Managing Your Diabetes
Controlling diabetes is all about keeping control of our blood glucose levels. The problems of diabetes are caused when your control slips.
Blood glucose (sugar) monitoring is an important part of the management of diabetes. It allows a profile of glycaemic control to be identified which the patient or Health Care Professional (HCP) can use to adjust dietary intake and drug treatments. Furthermore, self blood glucose monitoring (SBGM) is a useful tool for patients to identify the effects of treatment, diet, exercise and sickness such as infections on blood glucose levels and give them greater insight into their disease.
The normal range of fasting blood glucose for people without diabetes is 3 - 5 mmols/l whilst a random blood glucose level should be less than 7 mmols/L. In the person with diabetes blood glucose levels are elevated unless treatment is instituted. One of the aims of treatment is to achieve normoglycaemia or blood glucose levels as near normal as possible.
Health Care Professionals such as the doctor, nurse or dietitian often request that patients test their diabetes blood glucose levels over an extended period of time. Single results give little information about overall control. Furthermore, a variety of results offers information to spot trends and patterns which is more meaningful in assessing glycaemic control. The results may be documented in a diary or blood glucose chart which is then reviewed in conjunction with food intake, medication changes and activity.
Fasting blood glucose levels provide a simple, inexpensive way of monitoring glycaemic response to diet. In the UK, the range for fasting blood glucose for people with diabetes is 4 - 7 mmols/L. Another way to assess blood glucose levels is to test two hours after every meal. The target range is between 6 - 9 mmols/L. Blood glucose levels can fluctuate throughout the day in response to drug therapy, diet and exercise but the overall aim is to achieve near normal blood glucose levels.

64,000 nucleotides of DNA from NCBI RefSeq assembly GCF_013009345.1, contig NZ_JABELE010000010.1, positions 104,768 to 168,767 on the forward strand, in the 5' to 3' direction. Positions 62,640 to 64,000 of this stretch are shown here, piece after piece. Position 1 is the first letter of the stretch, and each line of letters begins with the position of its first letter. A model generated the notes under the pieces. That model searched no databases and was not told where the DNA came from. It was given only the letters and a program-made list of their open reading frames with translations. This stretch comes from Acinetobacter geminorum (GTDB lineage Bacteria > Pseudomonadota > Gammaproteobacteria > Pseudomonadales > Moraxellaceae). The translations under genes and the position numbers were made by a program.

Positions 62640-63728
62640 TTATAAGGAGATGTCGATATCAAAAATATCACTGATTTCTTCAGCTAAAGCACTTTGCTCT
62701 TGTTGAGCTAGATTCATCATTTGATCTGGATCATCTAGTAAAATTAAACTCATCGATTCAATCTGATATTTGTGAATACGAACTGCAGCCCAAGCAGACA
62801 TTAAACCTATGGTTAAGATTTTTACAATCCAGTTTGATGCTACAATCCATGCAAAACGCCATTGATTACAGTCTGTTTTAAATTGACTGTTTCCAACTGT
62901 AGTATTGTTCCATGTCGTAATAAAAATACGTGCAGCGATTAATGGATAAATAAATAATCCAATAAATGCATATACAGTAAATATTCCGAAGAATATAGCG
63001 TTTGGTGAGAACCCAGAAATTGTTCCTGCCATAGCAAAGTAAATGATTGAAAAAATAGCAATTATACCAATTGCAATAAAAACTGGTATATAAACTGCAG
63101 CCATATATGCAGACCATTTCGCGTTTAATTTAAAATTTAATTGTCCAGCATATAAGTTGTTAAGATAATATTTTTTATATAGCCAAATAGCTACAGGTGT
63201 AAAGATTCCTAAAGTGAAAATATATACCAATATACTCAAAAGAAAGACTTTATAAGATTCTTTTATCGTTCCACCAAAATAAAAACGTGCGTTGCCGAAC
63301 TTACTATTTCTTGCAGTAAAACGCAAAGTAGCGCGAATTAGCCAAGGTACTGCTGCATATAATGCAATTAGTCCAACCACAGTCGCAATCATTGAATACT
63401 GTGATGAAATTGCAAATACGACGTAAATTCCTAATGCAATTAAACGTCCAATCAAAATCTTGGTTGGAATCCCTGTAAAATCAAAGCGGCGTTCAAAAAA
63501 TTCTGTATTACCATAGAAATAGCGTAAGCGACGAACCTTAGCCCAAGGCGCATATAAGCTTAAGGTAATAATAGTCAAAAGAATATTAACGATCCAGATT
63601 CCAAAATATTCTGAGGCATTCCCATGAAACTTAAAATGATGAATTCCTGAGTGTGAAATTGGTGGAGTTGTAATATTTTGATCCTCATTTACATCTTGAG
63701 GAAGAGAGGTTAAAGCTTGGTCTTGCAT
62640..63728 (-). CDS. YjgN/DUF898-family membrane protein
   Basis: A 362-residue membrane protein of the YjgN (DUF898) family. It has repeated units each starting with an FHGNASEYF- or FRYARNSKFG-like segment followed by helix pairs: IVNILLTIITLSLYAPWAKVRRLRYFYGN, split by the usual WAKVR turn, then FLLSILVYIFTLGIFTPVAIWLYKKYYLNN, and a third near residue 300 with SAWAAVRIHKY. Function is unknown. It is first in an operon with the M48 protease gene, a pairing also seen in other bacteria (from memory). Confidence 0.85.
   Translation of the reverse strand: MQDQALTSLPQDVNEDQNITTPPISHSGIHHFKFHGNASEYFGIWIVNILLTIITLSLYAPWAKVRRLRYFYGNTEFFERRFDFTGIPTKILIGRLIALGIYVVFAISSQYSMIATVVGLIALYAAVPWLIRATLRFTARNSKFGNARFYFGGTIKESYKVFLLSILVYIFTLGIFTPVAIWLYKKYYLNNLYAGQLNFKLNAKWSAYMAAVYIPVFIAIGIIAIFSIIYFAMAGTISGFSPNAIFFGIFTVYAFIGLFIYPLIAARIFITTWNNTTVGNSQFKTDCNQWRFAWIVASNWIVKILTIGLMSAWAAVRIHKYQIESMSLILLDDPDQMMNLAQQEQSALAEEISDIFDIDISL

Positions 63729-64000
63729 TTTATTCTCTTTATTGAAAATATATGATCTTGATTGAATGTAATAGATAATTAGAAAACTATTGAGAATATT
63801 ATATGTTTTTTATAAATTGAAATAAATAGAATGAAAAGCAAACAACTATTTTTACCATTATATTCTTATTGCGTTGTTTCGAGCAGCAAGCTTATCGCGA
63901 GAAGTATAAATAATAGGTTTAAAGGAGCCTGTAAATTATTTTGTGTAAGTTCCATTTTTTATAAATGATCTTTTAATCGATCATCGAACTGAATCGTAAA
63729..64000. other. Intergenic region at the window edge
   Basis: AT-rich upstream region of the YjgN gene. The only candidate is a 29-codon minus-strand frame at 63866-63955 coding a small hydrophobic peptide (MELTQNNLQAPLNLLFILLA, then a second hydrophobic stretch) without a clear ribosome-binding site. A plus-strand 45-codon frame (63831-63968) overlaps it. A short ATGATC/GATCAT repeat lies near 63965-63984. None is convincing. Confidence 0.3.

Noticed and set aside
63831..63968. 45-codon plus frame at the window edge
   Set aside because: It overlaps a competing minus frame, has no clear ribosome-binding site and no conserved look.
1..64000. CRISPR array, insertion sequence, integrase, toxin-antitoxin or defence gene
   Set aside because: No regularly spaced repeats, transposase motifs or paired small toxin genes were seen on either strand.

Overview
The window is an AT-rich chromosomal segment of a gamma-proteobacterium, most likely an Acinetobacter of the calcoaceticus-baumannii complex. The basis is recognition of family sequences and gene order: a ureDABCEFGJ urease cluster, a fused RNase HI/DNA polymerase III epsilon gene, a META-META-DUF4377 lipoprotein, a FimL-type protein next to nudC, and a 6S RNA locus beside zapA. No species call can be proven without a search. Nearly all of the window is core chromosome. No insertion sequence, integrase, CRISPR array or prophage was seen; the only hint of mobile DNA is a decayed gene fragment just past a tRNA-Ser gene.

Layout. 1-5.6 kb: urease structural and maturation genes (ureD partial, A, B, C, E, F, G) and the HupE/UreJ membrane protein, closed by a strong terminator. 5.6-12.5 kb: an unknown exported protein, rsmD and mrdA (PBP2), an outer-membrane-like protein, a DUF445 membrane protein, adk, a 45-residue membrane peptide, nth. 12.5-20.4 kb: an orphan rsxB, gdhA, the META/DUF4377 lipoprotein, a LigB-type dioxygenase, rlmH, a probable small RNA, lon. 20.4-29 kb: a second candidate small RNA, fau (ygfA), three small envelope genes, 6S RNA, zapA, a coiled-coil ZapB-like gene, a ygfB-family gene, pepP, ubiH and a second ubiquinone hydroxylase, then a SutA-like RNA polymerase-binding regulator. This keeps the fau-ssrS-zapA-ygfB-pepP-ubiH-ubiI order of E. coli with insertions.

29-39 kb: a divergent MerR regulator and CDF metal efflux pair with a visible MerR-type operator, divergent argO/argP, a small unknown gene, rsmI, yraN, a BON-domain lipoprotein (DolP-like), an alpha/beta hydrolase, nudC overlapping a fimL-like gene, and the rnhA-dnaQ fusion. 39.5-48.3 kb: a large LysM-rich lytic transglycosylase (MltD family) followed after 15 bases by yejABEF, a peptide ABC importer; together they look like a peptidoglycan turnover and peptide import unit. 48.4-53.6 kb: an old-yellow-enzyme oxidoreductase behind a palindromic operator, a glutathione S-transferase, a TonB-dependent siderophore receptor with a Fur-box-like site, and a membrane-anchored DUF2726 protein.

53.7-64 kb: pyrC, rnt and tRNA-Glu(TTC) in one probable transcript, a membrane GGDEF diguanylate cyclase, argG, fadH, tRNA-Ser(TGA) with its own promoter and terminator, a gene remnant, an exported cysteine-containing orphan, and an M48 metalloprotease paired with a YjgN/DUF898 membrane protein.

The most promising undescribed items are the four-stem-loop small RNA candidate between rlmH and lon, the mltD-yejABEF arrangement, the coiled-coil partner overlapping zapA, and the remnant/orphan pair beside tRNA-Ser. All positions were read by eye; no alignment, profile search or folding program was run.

Understanding the reasons for fluctuations in blood glucose can influence the need for change of behaviour or review of drug therapy. When the blood glucose levels are persistently greater than 10 mmols/L there should be investigations and discussion to ascertain the causes for this. Blood glucose will rise during periods of illness, high carbohydrate intake or omission of drug therapy. It is important to address high blood glucose early because the longer it is left raised, the more likely it is to cause acute and chronic complications which may require hospitalisation in both type 1 and type 2 diabetes. The deterioration in clinical status is more readily apparent in type 1 diabetes and the patient may become symptomatic and unwell in a matter of hours if the blood glucose is persistently high. Gathering all of the data including how to test, food intake and activity levels are important things to consider when managing day to day lifestyle. Several medical studies have shown that the higher the blood glucose levels, the greater the risk of damage to small blood vessels, large blood vessels and nerves. Keeping blood glucose levels within the targets of 4 - 9 mmols/L reduces the risk of complications.